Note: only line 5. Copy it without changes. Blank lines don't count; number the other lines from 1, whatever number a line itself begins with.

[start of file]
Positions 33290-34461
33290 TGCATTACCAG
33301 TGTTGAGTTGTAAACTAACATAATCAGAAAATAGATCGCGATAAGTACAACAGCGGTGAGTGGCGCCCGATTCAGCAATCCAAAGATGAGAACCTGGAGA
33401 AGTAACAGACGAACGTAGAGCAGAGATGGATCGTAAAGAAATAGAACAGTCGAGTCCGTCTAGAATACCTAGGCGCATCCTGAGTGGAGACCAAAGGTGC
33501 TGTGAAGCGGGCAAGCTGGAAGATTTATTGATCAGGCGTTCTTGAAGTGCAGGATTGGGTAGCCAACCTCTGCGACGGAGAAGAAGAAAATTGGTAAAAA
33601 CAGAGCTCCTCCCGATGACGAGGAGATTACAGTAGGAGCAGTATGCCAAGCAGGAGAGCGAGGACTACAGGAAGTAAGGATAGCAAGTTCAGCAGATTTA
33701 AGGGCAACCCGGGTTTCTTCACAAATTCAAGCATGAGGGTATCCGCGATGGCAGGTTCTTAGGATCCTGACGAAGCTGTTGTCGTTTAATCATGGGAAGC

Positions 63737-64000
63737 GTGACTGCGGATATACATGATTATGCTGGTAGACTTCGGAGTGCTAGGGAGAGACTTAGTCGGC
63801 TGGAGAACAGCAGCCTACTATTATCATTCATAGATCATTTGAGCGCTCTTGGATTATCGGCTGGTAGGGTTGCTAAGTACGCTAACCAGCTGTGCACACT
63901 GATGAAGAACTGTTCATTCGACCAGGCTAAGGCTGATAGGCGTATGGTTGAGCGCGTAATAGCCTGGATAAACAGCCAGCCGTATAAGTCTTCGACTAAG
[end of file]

33501 TGTGAAGCGGGCAAGCTGGAAGATTTATTGATCAGGCGTTCTTGAAGTGCAGGATTGGGTAGCCAACCTCTGCGACGGAGAAGAAGAAAATTGGTAAAAA